Risk management is about common sense. As a swimmer ask yourself certain questions before getting in:
- Is it clean?
- Is it safe?
- Am I safe?
- Is it legal?
- Will I get too cold?
These questions are covered here.
At the beginning of most peoples open water adventures - the times where theystart wanting to take the plunge into waterfalls, explore downstream from river pools and strike out across lakes, comes the question: is it safe? We hear so much in the media about the dangers of wild swimming that it would be easy to paint of picture of death being imminent the minute you step into open water, with swimmers disabled by icy water, unpredictable currents and shopping trolleys.
The truth is not quite like: swimming in open water is much like every other outdoor sport - climbing, hiking, mountain biking, kayaking. There are risks, but they can be moderated. Like anything in the great outdoors, wild swimming is only reckless if undertaken recklessly. Most OSS members appreciate this, and their need to do their own risk assessment before getting in.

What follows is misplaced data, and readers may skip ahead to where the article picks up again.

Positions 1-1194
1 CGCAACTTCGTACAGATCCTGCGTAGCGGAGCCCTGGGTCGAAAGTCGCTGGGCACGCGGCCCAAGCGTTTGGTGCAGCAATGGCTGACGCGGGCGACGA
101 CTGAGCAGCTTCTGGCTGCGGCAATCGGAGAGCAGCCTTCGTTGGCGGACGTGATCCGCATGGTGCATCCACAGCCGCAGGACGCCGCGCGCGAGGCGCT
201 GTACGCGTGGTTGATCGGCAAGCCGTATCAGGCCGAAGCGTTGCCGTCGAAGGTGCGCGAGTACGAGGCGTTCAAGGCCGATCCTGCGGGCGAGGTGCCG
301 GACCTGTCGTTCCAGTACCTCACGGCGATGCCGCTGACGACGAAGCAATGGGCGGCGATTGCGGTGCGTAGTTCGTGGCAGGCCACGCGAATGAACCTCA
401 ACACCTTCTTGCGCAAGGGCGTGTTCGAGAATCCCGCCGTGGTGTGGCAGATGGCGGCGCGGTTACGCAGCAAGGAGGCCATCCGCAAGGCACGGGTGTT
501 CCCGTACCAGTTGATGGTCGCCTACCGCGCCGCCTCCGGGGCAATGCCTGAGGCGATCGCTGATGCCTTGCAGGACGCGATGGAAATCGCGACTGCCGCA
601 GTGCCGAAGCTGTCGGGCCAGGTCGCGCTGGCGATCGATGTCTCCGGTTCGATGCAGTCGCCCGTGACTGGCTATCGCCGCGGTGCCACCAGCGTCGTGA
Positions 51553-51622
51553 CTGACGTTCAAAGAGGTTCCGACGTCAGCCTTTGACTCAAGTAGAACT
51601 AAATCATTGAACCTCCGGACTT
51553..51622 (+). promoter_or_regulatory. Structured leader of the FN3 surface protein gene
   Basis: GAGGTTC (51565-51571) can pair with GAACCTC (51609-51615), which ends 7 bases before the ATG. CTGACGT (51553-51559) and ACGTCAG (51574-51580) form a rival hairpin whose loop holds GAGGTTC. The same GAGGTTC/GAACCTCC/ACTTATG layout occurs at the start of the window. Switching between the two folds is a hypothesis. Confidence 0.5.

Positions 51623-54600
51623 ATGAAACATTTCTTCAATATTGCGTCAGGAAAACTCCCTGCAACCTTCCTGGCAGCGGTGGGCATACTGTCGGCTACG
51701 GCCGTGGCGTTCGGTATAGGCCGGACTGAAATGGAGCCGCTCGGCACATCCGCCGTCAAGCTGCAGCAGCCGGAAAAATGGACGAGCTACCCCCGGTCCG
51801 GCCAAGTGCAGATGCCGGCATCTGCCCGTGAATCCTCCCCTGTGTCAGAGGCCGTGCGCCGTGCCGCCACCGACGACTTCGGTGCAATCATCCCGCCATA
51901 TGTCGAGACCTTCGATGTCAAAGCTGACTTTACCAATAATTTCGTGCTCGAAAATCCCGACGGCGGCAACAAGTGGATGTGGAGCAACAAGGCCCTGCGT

Rivers in the UK are cleaner than they've been for 150 years.
Most swimmers rely on looking at the water rather than data to judge it: it's not infallible, but the water looks appealing, it probably is clean and clear enough for you, and if it looks unappealing (scummy or cloudy), then your instinct to stay out is a good one.
More scientifically, the Environmetn Agency website can give a rating for the stretch near you by entering your postcode into their site.
Ratings for cleanliness go from A (the only water likely to reach this standard is on the top of places like Dartmoor and Snowdon), through B and C (biologically and chemically pretty pure - there is low risk of stomach upsets and other infections), right down to D and E. Swimming in D and E is not recommended.
There are two particular hazards swimmers need to be aware of, although both are generally misunderstood and therefore overstated on safety signs and in the press.